2012-2013: Slim Shadey and the San Marcos
Long a staple of the Santa Anita season, the San Marcos Stakes has shown up on the resume of several great horses since the 1950s.
That first decade saw great horses like Hill Prince (1952) and Round Table (1959) win the event, while the amazing Cougar II (1971), Vigors (1978) and John Henry (1980) followed suit later on. With its lengthy history and connection to racing legends, the San Marcos has continued on well into the twenty-first century as a major race at Santa Anita.
But one aspect that made the San Marcos so unique (and still does) is that for its first sixty-one years, no horse could claim winning it more than once. In one way, it was not unlike the Santa Anita Handicap or San Juan Capistrano, for only a few horses can be called multiple winners of either race. But the fact that no horse had yet been even a two-time San Marcos winner was truly an amazing part of the race's story.
But one horse bucked the trend, and his name was Slim Shadey.
Bred in Great Britain, Slim Shadey spent the first two seasons of his career racing in Europe. Attaining limited success, the son of Val Royal had one win and a stakes placing to his name after making numerous starts. But even that type of record indicates class in a turf horse, especially in North America. And that was where Slim Shadey happened to land in 2012.
Now part of the Simon Callaghan barn, Slim Shadey finished ninth in his California debut on January 2 going a mile against allowance company. Wheeled back ten days later, Slim Shadey was tasked with a mile and one-quarter outing against allowance optional claiming foes. Traveling off the pace, Slim Shadey and jockey David Flores traveled along the inside part of the turf course before making a bid on the outside in the stretch. With a gutsy effort in the closing moments, Slim Shadey earned a surprise win at 13-1 odds.
He put on a nice performance, and that set him up for his first try at the Grade II San Marcos. It is entirely possible that Callaghan had the race in mind for Slim Shadey for a little while. The January 12 race was contested at the San Marcos distance of ten furlongs, so that certainly had the look of a prep for Slim Shadey. On February 11, the import found himself back in the starting gate with five rivals as he made his graded stakes debut.
Overlooked in the wagering in his two previous starts, Slim Shadey again found himself at boxcar odds. The betting public put their trust in Sanagas, making the reigning winner of the Grade I Hollywood Turf Cup the 4-5 favorite.
Slim Shadey and Flores seized control at the start. Securing the inside path, they led the field down the stretch as the wind flowed through Slim Shadey's dark mane. The duo engineered a slow pace as they moved around the clubhouse turn and backstretch. No one challenged for the lead, waiting for the right moment later on.
Slim Shadey maintained his position into the far turn, running determinedly and confidently. The pace did not pick up; none of the fractions were below 24 seconds, and the mile had a clocking of 1:37.50. Sanagas ran second turning for home, but he would not be a factor for the win. As Slim Shadey continued to lead on the inside, Norvsky and Utopia began their bids for victory. Of those two, Utopia had more, and he made a charge for the front. But Slim Shadey had enough to hold him off thanks to the slow pace, taking the victory by a head.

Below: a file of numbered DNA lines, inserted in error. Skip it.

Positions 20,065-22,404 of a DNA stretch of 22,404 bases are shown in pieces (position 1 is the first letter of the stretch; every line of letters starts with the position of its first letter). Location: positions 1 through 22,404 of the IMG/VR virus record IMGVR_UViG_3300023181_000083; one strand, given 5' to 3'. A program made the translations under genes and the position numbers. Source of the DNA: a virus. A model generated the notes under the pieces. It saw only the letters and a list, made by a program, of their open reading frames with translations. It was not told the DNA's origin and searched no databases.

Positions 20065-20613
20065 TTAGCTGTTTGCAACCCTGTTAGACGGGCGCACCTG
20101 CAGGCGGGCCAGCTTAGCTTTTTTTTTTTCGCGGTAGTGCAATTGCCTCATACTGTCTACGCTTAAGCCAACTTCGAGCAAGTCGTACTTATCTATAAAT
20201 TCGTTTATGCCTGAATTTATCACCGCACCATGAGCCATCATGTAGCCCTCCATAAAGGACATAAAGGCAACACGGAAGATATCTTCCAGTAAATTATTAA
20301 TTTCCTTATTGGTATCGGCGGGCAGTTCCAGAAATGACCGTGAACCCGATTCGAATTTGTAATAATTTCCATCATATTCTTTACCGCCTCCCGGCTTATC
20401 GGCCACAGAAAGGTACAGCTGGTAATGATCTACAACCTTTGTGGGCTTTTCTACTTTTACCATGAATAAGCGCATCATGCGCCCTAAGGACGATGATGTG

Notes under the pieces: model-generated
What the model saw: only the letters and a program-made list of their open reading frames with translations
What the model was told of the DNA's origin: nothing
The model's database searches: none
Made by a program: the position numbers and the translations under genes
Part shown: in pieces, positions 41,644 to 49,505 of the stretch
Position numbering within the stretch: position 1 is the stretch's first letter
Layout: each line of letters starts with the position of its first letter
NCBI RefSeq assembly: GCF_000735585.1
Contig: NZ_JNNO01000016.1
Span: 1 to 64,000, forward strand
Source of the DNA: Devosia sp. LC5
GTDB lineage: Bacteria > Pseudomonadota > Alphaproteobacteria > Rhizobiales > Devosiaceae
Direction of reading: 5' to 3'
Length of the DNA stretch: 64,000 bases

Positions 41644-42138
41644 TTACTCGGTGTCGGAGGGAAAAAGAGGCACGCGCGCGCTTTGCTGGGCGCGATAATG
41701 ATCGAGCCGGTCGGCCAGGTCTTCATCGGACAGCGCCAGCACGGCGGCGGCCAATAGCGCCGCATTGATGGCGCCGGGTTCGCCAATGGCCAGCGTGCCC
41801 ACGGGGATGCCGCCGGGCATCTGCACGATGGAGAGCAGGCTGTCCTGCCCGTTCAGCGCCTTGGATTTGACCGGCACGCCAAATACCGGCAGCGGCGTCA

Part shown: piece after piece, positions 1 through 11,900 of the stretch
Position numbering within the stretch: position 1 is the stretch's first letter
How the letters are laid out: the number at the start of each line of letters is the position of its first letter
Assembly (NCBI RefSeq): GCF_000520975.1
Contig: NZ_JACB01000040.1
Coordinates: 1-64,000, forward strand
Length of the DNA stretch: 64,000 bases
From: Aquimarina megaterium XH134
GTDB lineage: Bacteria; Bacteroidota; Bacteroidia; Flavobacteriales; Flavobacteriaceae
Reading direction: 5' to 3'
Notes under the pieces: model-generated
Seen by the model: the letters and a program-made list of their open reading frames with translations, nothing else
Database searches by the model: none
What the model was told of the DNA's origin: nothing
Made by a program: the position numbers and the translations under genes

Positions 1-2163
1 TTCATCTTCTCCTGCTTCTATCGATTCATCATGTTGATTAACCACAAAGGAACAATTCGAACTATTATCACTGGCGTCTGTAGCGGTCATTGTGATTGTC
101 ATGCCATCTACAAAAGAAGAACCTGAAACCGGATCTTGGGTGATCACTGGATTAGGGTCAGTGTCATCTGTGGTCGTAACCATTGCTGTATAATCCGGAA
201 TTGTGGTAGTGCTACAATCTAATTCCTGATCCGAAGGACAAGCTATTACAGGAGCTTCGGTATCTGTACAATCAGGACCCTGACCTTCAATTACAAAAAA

In terms of just wins, Slim Shadey was already doing better than he had during the European phase of his career. Already gaining two wins in his last three starts, would he be able to do more competing on his home circuit?
The answer was that he could.
One year after his first San Marcos victory, Slim Shadey had placed in multiple graded races and walked away with the Grade II John Henry Turf Championship title. Overall, his record had been a mixed bag after the San Marcos, but he had more success than what he experienced in Europe. As for 2013, he started off the year with a sixth in the Grade II San Gabriel Stakes, but Callaghan brought Slim Shadey back to the San Marcos. After getting quicker fractions in the mile and one-eighth San Gabriel while racing in midpack for much of the way, Slim Shadey got to try ten furlongs once more. But unlike the 2012 San Marcos, which had a small field, Slim Shadey went into the 2013 renewal taking on eleven horses.
At far less odds this time around, Slim Shadey cleared the group early, again taking the lead early. With Gary Stevens in the saddle, the defending champion enjoyed a comfortable lead as he navigated the green oval and kept a slow tempo. A couple of horses got close to him leaving the backstretch and around the far turn, but none of them wrestled the lead from the dark bay gelding. They were still within striking distance for a couple of moments in the stretch, but Slim Shadey held tough. He began pulling away, another win only seconds away. Interaction, the post time favorite, mustered up a rally, but Slim Shadey was too powerful. He had enough in the waning seconds, and prevailed by a length to become the first two-time winner of the San Marcos.
He did it in style, too. After winning in 2012 with a time of 2:01.55, he completed this version in 1:59.17. He did not have a fast early pace like he had in the San Gabriel, and that was a difference maker.
With that latest performance, Slim Shadey scaled the top of the San Marcos mountain, doing what no other horse had done going back to 1952. For that reason, he has earned a permanent place in the California racing timeline, making history in front of thousands at Santa Anita on February 9, 2013.
Though his name contains the word "slim," the legacy of Slim Shadey in regards to the San Marcos is huge.
Simply put, he is the race's grand champion.